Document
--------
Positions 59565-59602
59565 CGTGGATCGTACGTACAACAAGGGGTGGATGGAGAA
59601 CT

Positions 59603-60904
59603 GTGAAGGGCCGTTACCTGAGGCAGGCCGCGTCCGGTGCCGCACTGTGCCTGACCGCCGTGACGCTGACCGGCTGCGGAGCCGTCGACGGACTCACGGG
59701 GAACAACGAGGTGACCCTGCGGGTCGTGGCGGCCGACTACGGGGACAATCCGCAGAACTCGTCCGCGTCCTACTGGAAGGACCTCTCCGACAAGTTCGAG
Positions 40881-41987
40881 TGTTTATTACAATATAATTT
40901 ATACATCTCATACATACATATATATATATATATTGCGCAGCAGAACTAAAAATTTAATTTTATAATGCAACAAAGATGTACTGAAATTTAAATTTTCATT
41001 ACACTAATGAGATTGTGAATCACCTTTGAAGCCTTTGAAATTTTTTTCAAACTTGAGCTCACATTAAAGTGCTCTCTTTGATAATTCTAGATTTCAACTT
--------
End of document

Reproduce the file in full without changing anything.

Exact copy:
Positions 59565-59602
59565 CGTGGATCGTACGTACAACAAGGGGTGGATGGAGAA
59601 CT

Positions 59603-60904
59603 GTGAAGGGCCGTTACCTGAGGCAGGCCGCGTCCGGTGCCGCACTGTGCCTGACCGCCGTGACGCTGACCGGCTGCGGAGCCGTCGACGGACTCACGGG
59701 GAACAACGAGGTGACCCTGCGGGTCGTGGCGGCCGACTACGGGGACAATCCGCAGAACTCGTCCGCGTCCTACTGGAAGGACCTCTCCGACAAGTTCGAG
Positions 40881-41987
40881 TGTTTATTACAATATAATTT
40901 ATACATCTCATACATACATATATATATATATATTGCGCAGCAGAACTAAAAATTTAATTTTATAATGCAACAAAGATGTACTGAAATTTAAATTTTCATT
41001 ACACTAATGAGATTGTGAATCACCTTTGAAGCCTTTGAAATTTTTTTCAAACTTGAGCTCACATTAAAGTGCTCTCTTTGATAATTCTAGATTTCAACTT